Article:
Posters: 180 Years of American Campaign Propaganda

A great new collection from the Library of Congress showcases how much—and how little—has changed.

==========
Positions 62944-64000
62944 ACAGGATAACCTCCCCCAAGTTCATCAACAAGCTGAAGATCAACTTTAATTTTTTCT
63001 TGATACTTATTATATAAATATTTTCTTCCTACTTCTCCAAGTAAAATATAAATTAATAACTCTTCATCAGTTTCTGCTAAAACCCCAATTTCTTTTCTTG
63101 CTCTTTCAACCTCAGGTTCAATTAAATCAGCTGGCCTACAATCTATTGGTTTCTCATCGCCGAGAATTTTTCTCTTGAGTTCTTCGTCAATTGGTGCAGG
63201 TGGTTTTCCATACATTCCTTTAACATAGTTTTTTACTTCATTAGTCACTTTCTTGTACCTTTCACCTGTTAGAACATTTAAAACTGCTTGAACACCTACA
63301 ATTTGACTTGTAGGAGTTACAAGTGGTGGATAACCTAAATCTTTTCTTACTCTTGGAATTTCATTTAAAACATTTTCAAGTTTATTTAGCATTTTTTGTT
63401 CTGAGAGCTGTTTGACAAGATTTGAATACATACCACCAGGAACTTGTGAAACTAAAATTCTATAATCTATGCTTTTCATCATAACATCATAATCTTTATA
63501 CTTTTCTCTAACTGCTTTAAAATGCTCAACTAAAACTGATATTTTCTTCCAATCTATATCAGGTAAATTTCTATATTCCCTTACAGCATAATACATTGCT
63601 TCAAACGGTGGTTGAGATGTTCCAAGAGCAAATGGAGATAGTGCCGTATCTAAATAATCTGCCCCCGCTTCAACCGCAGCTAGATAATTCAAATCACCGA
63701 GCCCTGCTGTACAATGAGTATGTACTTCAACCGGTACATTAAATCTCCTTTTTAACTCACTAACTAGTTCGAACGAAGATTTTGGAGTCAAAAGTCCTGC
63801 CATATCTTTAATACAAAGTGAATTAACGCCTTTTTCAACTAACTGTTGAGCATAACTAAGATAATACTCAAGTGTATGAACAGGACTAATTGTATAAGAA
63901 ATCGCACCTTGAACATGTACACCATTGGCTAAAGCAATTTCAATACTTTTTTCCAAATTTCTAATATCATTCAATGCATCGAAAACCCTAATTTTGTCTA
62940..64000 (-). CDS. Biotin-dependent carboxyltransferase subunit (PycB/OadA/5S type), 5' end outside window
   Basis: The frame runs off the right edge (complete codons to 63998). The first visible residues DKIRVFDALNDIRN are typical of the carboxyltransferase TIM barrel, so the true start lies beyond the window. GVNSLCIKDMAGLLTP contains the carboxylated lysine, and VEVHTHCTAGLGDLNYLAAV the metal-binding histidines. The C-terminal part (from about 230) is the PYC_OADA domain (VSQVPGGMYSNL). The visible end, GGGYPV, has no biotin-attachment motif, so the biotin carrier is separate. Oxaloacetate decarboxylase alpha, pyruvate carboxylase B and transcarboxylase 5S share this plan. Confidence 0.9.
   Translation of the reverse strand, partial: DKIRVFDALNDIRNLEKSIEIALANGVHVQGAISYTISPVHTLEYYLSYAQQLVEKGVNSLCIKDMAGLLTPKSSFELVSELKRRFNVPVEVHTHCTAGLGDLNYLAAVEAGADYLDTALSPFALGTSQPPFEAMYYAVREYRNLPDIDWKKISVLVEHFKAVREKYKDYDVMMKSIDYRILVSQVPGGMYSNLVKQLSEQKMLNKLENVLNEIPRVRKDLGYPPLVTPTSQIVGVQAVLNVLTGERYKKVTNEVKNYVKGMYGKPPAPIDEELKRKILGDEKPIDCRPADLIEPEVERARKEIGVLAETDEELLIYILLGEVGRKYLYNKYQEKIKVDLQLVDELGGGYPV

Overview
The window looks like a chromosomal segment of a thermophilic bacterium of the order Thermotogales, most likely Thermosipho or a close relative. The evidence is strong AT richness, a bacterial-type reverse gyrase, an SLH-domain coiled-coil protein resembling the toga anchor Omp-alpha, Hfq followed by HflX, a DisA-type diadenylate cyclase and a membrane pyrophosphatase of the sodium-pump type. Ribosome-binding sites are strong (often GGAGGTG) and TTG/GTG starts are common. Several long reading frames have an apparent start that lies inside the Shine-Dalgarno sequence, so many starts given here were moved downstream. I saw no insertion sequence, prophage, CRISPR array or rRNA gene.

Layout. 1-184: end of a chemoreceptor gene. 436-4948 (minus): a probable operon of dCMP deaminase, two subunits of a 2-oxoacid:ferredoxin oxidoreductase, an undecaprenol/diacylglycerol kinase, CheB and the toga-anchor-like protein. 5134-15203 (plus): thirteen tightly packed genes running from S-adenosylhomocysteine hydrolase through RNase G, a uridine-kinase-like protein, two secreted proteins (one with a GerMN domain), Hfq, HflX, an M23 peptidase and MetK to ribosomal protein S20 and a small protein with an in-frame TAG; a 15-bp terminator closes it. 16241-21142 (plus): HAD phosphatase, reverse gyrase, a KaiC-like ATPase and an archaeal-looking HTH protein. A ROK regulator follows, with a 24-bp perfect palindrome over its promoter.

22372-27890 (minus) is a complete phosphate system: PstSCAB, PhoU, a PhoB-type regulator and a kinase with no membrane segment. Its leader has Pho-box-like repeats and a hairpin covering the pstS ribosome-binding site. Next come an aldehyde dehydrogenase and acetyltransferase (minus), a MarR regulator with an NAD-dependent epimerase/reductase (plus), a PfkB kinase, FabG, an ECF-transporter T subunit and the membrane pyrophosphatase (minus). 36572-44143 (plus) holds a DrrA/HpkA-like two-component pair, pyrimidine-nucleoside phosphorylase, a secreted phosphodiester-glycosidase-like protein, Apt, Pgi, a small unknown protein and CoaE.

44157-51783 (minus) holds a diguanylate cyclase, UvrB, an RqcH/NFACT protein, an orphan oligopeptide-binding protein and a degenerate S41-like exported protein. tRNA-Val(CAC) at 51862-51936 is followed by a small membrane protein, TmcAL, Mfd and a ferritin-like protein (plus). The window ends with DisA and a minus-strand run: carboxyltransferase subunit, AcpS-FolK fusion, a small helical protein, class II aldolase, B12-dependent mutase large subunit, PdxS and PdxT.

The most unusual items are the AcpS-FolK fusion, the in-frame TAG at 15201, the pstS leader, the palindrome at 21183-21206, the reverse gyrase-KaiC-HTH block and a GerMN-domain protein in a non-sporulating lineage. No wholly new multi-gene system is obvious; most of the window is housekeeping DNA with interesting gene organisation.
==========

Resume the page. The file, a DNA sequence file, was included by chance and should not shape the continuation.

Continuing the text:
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Out May 5, Quirk Books' collection of ready-to-frame Presidential Campaign Posters from the Library of Congress traces political propaganda—official and otherwise—from the early days of the republic to the modern era. Brooke Gladstone, host of NPR's On the Media, writes in the book's preface that "we see in black-and-white and color that the incivility that modern Americans decry as symptomatic of a sick political system has, in fact, been with us always." Sure enough, before George W. Bush adopted a cowboy twang, Ulysses S. Grant described himself as "the Galena Tanner." Before a multi-hued Barack Obama looked hopefully skyward, there was Bobby Kennedy grinning in psychedelically vivid colors. And before Mitt Romney's square-jawed grin, there was...George Romney's square-jawed grin. In American politics, Gladstone writes, "every generation renews the battle and fights it again"—sometimes literally.